Introduction

The “Indicators of Resilience in Socio-ecological Production Landscapes and Seascapes (SEPLS)” is a free tool, developed through IPSI Collaborative Activities, for engaging local communities in adaptive management of the landscapes and seascapes in which they live. The set of 20 indicators aims to provide communities with a framework for discussion and analysis of socio-ecological processes essential for SEPLS resilience, through a collaborative, community-based process.

Please see below for links to the “Toolkit” publication containing the indicators and other resources, as well as further information on the development and use of the indicators in the field.
  • The Indicators

    The Indicators of Resilience in SEPLS consist of a set of 20 indicators designed to capture different aspects of key systems – ecological, agricultural, cultural and socio-economic. They include both qualitative and quantifiable indicators, but measurement is based on the observations, tallies, perceptions and experiences of the local communities themselves. They are to be used flexibly and can be customized to reflect the circumstances of each particular landscape or seascape and its associated communities.

    Please tap or click here to download a pamphlet containing the indicators and brief information about their development and use.
  • Toolkit

    A “Toolkit” publication was developed in 2014 to provide practical guidance for making use of the Indicators of Resilience in the field. The toolkit explains the conceptual background, purpose, uses and benefits of the indicators, and introduces the twenty indicators themselves, practical guidance on how to use the indicators in an assessment workshop, and examples of past use of the indicators. It is designed to allow potential users to hold an assessment workshop in their own community without instruction from outside.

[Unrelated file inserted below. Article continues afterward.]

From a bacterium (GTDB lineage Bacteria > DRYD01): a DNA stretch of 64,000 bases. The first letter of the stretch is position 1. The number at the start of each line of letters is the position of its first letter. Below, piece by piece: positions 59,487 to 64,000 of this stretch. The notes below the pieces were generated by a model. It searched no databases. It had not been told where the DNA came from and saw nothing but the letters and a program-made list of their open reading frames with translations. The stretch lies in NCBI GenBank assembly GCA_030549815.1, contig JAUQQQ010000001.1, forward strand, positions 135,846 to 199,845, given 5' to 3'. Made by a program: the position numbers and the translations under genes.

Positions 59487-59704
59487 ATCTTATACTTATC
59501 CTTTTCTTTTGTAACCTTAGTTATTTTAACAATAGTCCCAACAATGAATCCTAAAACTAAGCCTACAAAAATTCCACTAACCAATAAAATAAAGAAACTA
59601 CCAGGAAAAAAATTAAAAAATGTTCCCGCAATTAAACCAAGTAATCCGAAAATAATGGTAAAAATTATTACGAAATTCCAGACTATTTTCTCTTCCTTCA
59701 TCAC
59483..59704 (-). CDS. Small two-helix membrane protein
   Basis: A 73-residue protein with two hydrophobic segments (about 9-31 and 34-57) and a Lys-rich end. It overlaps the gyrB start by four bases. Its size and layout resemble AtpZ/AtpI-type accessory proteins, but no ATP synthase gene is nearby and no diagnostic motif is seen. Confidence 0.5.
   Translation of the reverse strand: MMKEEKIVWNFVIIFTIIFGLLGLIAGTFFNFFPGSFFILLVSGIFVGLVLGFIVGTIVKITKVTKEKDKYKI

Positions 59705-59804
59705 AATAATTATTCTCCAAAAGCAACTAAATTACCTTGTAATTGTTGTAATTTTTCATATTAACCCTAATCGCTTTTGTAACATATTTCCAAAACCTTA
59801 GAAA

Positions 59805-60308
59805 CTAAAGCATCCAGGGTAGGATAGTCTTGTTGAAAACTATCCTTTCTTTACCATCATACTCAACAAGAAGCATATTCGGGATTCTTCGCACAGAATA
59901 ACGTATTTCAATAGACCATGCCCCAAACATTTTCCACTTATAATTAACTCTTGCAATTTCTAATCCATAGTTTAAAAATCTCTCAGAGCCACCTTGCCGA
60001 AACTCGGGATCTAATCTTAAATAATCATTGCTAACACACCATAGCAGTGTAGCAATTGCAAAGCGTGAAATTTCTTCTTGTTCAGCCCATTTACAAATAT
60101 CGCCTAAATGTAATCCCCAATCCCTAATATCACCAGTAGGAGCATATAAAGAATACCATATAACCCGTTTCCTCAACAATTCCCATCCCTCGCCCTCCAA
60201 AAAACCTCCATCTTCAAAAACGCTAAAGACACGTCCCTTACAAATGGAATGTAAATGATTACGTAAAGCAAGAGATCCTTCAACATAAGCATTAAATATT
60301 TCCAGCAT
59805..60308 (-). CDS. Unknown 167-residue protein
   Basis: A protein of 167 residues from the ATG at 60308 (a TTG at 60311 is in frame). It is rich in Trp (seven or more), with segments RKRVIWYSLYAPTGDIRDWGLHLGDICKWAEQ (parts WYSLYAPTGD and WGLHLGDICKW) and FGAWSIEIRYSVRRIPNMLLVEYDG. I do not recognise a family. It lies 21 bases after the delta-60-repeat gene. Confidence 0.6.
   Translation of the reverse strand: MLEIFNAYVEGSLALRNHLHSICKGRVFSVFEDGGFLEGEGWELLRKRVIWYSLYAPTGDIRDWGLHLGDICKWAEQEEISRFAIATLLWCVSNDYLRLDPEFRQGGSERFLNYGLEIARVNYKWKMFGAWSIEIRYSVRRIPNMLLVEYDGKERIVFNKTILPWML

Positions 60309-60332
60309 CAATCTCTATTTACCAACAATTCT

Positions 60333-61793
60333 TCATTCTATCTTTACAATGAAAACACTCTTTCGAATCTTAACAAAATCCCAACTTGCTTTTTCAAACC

The Toolkit is freely available to any potential users. Please tap or click here to download.

Development and use of the Indicators

The first set of 20 Indicators was developed as an output of an IPSI Collaborative Activity by UNU-IAS and Bioversity International, with the understanding that local communities require a more complete understanding of the status and changes in conditions in their landscapes and seascapes in order to strengthen resilience. After field-testing in countries around the world, the indicators were then further refined and updated based on lessons learned and published in the Toolkit publication (available above) along with the Institute for Global Environmental Strategies (IGES) and the United Nations Development Programme (UNDP).

The background of the indicators dates back to the beginnings of the Satoyama Initiative, particularly the finding in the “Japan Satoyama Satoumi Assessment” (JSSA) that significant changes in recent years have caused a drop in the resilience of landscapes and seascapes. For the purposes of the Indicators, “resilience” in landscapes and seascapes is considered to mean their ability to absorb or recover – in terms of both ecosystem processes and socio-economic activity – from various pressures and disturbances without lasting damage. Resilience is a product of ecological, social, cultural and economic systems, dynamically linked to each other.